More than 100 men and women, many of them regular visitors, lined up on Wednesday evening to get into a West Side homeless shelter.
Waiting for them inside were a few dozen doctors, medical students and hospital workers from Rush University Medical Center who were there to give free foot care and hand out shoes and boots for the winter.
While Chicagoans get ready for the brutal winter cold with heavy coats, hats, gloves and boots, the city’s homeless population is left with few options to stay warm and avoid dangerous health problems.
“These are almost like these invisible people,” Dr. Simon Lee, an orthopedic surgeon at Rush, said Wednesday at the shelter.
Lee and his colleagues were on their yearly visit to the overnight homeless shelter at Franciscan Outreach House in the Lawndale neighborhood.
The medical workers, all there as volunteers, performed health checks for various foot problems — frostbite, fungus, skin infections, blood clots, ulcers or fractures. After the checks, the men and women were handed a new pair of socks and either a pair of shoes or boots, whichever they preferred.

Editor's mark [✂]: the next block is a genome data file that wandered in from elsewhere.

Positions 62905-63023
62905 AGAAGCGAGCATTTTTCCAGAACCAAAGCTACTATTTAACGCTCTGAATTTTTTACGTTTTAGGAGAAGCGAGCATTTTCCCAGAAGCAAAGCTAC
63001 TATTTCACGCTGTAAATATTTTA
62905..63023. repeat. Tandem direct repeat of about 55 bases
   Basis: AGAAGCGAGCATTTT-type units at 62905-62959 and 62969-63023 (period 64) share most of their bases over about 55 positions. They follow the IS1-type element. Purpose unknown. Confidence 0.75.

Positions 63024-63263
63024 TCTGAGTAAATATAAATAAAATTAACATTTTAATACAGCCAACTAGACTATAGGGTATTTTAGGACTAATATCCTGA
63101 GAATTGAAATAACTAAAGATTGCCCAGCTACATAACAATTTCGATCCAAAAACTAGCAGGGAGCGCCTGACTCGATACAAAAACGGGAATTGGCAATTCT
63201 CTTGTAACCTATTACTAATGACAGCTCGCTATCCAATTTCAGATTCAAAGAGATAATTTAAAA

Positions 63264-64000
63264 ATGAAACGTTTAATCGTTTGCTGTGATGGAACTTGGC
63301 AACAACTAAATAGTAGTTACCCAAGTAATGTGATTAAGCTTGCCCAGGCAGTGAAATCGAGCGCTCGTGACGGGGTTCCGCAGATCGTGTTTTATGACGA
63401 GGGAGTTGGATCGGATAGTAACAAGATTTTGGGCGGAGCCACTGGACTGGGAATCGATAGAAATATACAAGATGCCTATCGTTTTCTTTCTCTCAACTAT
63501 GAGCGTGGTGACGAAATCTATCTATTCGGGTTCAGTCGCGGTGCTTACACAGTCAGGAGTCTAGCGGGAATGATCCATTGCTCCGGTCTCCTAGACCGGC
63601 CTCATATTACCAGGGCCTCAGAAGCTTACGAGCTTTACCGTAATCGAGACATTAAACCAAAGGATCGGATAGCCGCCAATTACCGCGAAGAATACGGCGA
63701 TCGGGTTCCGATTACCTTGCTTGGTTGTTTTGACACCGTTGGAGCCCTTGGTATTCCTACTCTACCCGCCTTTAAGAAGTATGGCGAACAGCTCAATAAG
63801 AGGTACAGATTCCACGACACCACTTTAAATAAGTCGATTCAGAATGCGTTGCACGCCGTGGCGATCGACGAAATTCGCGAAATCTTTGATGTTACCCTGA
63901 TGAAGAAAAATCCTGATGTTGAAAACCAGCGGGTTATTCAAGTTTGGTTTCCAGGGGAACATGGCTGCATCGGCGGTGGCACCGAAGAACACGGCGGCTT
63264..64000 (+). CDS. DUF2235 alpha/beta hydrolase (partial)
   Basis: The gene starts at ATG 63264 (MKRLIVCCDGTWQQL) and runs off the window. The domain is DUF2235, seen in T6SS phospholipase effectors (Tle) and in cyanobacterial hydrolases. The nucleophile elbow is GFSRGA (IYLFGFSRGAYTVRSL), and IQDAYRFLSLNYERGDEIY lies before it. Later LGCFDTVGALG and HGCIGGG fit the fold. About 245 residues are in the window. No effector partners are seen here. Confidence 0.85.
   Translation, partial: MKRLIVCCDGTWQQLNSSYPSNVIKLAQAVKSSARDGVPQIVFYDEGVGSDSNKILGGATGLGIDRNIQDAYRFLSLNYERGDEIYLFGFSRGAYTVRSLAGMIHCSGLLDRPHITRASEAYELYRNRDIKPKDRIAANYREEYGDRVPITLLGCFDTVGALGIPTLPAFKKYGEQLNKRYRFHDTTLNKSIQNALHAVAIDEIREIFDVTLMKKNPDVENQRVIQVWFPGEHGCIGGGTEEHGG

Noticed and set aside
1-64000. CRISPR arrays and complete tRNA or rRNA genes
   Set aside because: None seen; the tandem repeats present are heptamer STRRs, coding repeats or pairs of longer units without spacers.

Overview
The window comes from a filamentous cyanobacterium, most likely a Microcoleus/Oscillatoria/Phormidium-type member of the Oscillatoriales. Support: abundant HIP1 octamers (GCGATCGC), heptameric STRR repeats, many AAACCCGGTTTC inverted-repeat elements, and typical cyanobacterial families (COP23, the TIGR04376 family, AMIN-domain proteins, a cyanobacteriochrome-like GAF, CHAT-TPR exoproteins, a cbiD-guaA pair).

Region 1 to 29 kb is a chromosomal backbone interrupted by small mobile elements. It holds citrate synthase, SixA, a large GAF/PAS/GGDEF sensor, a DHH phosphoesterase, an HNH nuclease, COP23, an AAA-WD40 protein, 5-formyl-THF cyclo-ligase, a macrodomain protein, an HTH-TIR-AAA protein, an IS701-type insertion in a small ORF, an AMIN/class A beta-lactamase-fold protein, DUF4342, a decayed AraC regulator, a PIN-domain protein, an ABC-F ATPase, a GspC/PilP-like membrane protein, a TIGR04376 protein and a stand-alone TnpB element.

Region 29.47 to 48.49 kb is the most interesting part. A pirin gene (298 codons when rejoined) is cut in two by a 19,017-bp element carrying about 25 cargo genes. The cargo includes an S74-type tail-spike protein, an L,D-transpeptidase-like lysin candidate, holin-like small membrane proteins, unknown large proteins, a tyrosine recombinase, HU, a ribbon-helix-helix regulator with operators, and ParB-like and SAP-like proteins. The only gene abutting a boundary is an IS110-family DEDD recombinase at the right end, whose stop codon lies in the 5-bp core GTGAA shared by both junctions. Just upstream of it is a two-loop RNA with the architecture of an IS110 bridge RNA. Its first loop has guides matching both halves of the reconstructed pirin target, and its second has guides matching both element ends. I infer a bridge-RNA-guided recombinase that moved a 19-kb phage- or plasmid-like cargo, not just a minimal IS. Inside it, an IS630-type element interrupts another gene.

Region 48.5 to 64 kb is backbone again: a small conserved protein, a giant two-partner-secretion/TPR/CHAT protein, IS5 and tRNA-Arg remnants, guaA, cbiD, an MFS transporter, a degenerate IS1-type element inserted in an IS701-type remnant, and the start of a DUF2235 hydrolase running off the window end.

Lee said the focus is typically on finding a place to sleep at night during the winter so foot health can often be overlooked. Wet or cold feet can cause serious problems, so Lee started the effort 11 years ago after his friend in another city urged him to copy his idea.
Lee said there have been times over the years when he recognizes people from previous visits. While seeing a familiar face is welcome in other situations, he said it’s not always great to see the same person twice at the shelter.
“It’s nice and you make that connection, but you think about the circumstances of it,” he said. “They’re still coming here after all that time.”
Ed Jacob, the executive director of Franciscan Outreach, said the 170-bed shelter’s partnership with Rush has been key.
“We don’t have the resources to do this ourselves,” Jacob said.
The shelter’s effort with the hospital has lasted for the past 25 years. Other than the yearly foot checks, doctors and students at Rush go to the shelter once a week to provide general health care.
“Most of us take all of this for granted,” Lee said. “Coming here and doing this really grounds most of us.”